Selling Like ‘Hot Cakes’

“Hot Neighborhoods on the Rise,” shouted the headline on the first page of the Chicago Tribune Business section on Sunday, February 7.  I don’t usually read the Business section, but the subtitle included the words, “Humboldt Park” and given all the concern about gentrification in the neighborhood, I had to read on.  Unfortunately, the article confirmed the concern.

Becky Yerak’s story (which you can read HERE) focused on three Chicago neighborhoods that have seen a significant increase in prices.  First on the list: Humboldt Park, where the median price of a single-family home increased 62% and condos increased 184%–in 1 year!

Why are houses selling like hot cakes on Fat Tuesday? According to Mario Greco, a real estate agent with Berkshire Hathaway HomeServices KoenigRubloff Realty Group quoted in the article, it’s “the 606”–the elevated train line that the city turned into a bike/running path/elevated park along Bloomingdale Ave.  “The 606 is making people not only open to [living south of Armitage  Avenue and west of Kedzie Avenue], but looking to live along the trail because properties are still a perceive value–and most people think they’ll go up faster because of the 606,” he said.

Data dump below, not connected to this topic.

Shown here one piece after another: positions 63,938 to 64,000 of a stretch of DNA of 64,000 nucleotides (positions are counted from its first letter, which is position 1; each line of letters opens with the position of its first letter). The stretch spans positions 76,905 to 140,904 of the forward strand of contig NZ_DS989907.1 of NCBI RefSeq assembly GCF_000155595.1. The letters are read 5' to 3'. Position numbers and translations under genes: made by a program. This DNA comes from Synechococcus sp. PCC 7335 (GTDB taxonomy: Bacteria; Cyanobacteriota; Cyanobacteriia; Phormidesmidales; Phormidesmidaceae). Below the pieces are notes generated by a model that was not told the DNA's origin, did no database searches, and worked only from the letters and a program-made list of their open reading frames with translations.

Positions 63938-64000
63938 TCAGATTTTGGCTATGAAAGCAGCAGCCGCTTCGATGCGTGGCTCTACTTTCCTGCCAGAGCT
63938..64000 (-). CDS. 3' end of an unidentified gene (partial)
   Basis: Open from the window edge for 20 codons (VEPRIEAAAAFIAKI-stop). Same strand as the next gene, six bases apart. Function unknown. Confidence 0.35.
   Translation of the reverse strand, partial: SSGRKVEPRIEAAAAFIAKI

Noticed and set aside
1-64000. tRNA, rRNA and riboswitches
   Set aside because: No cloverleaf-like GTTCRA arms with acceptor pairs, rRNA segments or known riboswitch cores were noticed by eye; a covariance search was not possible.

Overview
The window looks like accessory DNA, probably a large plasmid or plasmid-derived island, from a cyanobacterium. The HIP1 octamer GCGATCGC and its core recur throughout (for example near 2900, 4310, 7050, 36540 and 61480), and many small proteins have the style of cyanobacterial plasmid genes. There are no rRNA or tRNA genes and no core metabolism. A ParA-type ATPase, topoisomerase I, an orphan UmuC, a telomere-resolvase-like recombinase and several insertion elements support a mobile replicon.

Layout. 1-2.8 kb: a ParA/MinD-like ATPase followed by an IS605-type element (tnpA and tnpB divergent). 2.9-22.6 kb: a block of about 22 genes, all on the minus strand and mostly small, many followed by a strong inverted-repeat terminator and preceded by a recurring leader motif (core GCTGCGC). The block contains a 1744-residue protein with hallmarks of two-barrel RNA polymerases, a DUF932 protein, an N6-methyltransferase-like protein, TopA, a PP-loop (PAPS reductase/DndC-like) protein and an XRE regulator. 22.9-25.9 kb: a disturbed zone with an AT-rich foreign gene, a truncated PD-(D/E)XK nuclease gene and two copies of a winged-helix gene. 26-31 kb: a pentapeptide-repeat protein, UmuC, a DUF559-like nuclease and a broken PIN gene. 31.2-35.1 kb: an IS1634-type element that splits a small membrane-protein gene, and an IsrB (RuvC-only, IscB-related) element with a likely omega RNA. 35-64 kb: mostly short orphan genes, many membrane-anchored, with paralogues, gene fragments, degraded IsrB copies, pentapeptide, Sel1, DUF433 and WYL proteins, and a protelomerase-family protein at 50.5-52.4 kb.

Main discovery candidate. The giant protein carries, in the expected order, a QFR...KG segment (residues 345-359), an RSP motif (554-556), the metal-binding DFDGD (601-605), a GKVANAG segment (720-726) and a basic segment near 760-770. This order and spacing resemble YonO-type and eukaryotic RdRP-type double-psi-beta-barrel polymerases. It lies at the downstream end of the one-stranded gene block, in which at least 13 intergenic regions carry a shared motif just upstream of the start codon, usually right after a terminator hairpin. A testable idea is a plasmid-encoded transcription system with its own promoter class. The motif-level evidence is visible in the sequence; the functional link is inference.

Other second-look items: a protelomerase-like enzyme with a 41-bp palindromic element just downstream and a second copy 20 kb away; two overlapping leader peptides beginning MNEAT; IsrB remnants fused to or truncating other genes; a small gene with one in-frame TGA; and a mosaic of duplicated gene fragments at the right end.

But families aren’t the only ones looking at houses along the 606.  Prices are increasing because investors have been “flipping”–buying low-priced homes, fixing them up (a little) and then selling them for a profit.  Humboldt Park is no longer a neighborhood or a place to settle down and raise a family.  It’s not about people.  Now the neighborhood has been reduced to a “perceived value” and a place to make profit.

Humboldt Park is becoming a hot neighborhood.  Unfortunately, I know a lot of people who are likely to get burned.



One comment

  1. We live in a very different kind of community here is rural/suburban Lancaster County, PA. But there is a similar, or at least related, conversation happening here, that of the lack of affordable housing. With plenty of farmland being converted into residential areas (another potential crisis to discuss another time), most builders want to erect large homes or luxury townhome communities. Rents are also on the rise. A low-income family will find it exceedingly difficult to find affordable housing here in our school district. That has led to an increase in homelessness.

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